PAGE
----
inability to control such movement, and the dynamic character of this progression. These elements together have contributed to the view that time flows or passes. Most who take these elements of experience to be indicative of some property of time
have criticized the four-dimensional block universe theory of space and time, in which all moments exist equally and eternally. This criticism is largely due to the block universe theory’s hostility towards an additional mechanism, such as a moving
now, and thus the theory’s apparent inability to explain the experiences of temporal flow. The tension between the experience of temporal flow and the block universe seems to leave one with the option of either abandoning the block universe in favor
of a metaphysics that can accommodate our experience, or maintaining the block universe theory, but holding that our experience of temporal flow is illusory. I hold that both of these options are untenable. Instead, I argue that the dynamic experiences
that lend themselves to the view that time flows can be accounted for within the block universe theory without any additional mechanism. In order to argue this point, I attempt to show that the general character of our temporal experience may be structurally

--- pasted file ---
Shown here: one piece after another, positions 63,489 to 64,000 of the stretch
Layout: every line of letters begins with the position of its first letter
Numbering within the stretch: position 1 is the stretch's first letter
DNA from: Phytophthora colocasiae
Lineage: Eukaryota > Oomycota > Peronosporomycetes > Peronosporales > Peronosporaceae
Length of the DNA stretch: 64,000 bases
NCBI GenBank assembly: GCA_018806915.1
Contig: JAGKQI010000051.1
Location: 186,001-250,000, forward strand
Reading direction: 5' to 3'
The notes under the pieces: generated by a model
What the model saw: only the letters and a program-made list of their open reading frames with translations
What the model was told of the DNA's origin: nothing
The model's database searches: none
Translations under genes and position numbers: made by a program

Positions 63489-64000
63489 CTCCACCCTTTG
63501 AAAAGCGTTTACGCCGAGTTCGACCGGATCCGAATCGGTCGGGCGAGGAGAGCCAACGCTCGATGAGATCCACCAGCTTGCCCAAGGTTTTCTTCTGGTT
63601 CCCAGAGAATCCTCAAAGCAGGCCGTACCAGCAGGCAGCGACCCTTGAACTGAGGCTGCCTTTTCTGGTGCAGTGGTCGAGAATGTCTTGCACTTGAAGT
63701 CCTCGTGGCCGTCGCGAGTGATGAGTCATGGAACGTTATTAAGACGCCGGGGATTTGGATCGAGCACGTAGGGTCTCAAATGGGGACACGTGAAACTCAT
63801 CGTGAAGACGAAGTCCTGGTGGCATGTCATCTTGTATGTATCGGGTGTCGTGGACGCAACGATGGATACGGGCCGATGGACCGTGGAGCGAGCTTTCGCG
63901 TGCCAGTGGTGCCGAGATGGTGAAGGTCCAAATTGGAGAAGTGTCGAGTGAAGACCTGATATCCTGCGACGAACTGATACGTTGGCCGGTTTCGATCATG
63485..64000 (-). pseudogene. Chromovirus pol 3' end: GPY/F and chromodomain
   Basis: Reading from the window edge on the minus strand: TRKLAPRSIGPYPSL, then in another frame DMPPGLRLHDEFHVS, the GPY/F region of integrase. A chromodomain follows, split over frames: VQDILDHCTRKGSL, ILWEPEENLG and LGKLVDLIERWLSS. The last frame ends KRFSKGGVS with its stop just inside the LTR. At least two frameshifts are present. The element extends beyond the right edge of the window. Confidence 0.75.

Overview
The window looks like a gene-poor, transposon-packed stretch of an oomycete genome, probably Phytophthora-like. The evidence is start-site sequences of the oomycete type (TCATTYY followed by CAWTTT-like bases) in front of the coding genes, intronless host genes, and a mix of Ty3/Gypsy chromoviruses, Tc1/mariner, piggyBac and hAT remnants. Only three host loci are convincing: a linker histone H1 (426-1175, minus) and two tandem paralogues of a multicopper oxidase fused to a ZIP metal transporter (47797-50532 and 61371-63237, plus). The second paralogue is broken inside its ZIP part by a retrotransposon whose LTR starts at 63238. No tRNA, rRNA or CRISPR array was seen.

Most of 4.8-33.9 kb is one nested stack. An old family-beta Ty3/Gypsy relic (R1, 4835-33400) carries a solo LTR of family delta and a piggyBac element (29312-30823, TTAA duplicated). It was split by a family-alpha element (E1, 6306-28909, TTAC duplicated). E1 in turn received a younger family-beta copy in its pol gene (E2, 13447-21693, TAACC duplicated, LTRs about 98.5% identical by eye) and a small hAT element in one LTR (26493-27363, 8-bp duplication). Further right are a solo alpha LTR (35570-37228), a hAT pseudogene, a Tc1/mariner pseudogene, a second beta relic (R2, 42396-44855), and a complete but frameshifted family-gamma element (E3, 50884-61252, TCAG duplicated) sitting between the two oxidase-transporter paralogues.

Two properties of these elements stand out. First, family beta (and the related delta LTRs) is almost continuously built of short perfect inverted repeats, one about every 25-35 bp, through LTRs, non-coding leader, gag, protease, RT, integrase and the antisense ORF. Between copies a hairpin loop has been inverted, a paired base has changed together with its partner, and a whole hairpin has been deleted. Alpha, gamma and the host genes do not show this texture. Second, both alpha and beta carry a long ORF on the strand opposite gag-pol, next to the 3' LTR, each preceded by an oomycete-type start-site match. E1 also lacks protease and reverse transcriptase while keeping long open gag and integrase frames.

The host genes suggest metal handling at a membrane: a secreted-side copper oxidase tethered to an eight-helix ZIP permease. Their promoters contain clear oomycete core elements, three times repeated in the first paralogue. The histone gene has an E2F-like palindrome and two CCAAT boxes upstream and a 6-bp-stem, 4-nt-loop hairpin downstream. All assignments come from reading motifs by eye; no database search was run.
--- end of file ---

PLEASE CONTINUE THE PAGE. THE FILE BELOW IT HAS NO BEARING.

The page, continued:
dissimilar to the temporal structure of reality and yet still veridical. While the belief that veridical experiences must be structurally identical to the properties of the external world has been abandoned in the realm of color, sound, etc., this
belief still has its grips on how we think about time.
Rebecca Whisnant, University of Dayton (Co-sponsored with Women’s and Gender Studies)
“From Jekyll to Hyde: The Grooming of Male Pornography Consumers”
Abstract: Given the hostile and aggressive content of much contemporary mainstream pornography, the average male consumer, in order to continue enjoying such pornography, must silence any ethical qualms he may have about its content and
production. He must, in effect, be groomed to accept sexual dominance and sadism against women. This grooming process is a cooperative effort involving both the porn industry and the individual consumer. This presentation outlines some of the main
ways in which male consumers come to accept and enjoy rougher and more openly sadistic materials—becoming, in the process, both abusers and abused, consumers and consumed.